“It’s a two-pronged immorality,” said Leslie Dutton, executive producer and host of the Full Disclosure Network, an Emmy-winning public access news broadcast.
“It’s immoral for the city to do nothing to replace the assets that are being taken from the public with the millions of dollars that are still coming to them, and No. 2, for preventing Time Warner from closing the channels down.”
Dutton and others say there is no guarantee that any of the four PEG channels will be used for public access programming. They also say that neither Time Warner nor the city gave adequate public notice of the studio closings.
“There wasn’t a flier or a handout or anything telling what this was,” said Rob Baker, producer of “The John Kerwin Show,” a celebrity-oriented talk program that taped what could be its last episode Dec. 17. “Nobody knew that public access is hearing its death knell.”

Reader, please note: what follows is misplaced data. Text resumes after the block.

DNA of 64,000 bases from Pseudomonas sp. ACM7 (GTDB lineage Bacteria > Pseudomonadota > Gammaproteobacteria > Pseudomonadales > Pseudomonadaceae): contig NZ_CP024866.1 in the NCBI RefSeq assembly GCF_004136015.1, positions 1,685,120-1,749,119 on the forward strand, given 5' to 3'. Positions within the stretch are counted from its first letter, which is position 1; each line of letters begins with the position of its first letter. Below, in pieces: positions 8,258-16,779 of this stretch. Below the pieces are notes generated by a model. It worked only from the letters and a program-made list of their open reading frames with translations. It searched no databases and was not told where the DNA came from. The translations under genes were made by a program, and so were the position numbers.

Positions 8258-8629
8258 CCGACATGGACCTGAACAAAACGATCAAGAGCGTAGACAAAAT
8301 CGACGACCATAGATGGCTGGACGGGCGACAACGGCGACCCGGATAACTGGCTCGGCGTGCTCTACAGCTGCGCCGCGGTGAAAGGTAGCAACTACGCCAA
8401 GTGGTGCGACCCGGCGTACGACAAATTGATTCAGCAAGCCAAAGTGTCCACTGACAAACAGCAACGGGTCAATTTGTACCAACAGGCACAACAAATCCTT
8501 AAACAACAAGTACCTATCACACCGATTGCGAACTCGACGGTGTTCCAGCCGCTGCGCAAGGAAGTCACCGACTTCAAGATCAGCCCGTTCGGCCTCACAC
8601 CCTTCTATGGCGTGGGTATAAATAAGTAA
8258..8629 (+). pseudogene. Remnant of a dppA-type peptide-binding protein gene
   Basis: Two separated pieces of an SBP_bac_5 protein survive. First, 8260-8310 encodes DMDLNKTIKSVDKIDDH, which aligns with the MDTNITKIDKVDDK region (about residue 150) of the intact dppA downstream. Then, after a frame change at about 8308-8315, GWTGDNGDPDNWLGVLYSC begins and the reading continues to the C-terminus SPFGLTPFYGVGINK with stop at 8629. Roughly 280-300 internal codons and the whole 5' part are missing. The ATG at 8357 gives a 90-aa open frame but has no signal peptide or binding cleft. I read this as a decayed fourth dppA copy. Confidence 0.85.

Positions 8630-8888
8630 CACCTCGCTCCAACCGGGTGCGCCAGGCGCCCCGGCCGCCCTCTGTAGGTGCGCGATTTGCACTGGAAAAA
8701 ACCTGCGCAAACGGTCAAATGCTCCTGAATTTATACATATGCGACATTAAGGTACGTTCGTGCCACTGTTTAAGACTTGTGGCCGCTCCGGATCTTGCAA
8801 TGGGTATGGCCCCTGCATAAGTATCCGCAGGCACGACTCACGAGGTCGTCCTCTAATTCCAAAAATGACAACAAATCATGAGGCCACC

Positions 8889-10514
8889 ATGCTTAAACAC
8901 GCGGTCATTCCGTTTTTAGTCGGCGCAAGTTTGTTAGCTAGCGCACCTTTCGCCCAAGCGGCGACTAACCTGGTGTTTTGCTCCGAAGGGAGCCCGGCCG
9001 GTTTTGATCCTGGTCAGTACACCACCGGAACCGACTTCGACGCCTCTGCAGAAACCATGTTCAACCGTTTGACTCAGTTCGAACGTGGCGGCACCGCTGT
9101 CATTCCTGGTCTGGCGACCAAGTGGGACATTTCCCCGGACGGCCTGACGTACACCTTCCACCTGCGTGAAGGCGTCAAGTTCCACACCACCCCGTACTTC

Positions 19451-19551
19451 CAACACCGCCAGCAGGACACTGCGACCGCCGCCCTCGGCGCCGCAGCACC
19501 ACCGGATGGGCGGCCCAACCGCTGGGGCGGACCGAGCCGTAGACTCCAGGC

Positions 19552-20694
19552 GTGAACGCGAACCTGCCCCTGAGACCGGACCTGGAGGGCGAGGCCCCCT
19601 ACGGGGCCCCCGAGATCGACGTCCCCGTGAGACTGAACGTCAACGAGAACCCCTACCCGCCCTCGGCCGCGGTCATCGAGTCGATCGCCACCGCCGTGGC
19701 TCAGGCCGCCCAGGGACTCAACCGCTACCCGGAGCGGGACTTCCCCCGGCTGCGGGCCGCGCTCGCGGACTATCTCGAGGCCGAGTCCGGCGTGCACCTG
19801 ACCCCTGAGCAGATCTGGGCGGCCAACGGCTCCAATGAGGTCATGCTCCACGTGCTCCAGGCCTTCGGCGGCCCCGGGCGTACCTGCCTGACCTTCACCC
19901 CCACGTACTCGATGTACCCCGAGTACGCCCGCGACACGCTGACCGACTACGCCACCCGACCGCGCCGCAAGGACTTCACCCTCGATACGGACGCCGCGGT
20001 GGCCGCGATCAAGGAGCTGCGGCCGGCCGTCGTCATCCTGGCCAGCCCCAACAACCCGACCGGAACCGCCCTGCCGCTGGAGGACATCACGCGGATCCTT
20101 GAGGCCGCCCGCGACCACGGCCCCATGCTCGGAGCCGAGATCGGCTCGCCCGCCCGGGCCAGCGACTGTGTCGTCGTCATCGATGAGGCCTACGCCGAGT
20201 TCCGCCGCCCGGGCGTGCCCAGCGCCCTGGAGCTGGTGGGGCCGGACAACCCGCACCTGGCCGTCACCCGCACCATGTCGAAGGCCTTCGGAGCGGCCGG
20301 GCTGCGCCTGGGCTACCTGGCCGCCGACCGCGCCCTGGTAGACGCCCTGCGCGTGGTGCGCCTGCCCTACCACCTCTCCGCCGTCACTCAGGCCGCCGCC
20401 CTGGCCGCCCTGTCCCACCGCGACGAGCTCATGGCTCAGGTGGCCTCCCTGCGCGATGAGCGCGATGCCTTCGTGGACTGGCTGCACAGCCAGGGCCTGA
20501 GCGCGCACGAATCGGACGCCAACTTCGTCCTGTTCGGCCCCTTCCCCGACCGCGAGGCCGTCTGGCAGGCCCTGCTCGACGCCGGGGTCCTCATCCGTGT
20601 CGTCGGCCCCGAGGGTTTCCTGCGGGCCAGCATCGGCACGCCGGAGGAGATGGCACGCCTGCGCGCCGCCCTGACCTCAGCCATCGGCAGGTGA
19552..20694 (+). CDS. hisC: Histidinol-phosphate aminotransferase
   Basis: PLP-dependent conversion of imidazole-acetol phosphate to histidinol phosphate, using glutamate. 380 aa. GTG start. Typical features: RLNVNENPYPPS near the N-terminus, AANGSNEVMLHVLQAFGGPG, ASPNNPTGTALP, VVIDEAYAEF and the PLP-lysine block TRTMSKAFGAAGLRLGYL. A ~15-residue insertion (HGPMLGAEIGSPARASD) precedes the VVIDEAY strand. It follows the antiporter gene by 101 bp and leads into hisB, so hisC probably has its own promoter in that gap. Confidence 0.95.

On the contrary, Fregoso-Cox said, “this isn’t something that hasn’t been communicated, that people aren’t aware of.”
The closing of the city’s studios is only one consequence of a nationwide campaign by phone companies -- including AT&T; Inc., Verizon Communications Inc. and Qwest Communications International Inc. -- to move into the cable market.
Many cable providers, meanwhile, are trying to compete in the phone market by bundling services (cable, phone, Internet), resulting in an escalating turf battle among powerful multimedia companies seeking control over a growing universe of information-delivery systems.
California’s legislation, drafted by then-Assembly Speaker Fabian Nunez, a Los Angeles Democrat, was signed into law by Gov. Arnold Schwarzenegger in September 2006. Nunez said the law would increase competition and lower cable subscribers’ rates, a contention challenged by consumer groups.
Public access advocates acknowledge that YouTube and other Internet-based platforms have given new outlets for citizen expression. But, they point out, YouTube doesn’t provide free professional studios, equipment and training, nor does it pay for the staff to run the facilities.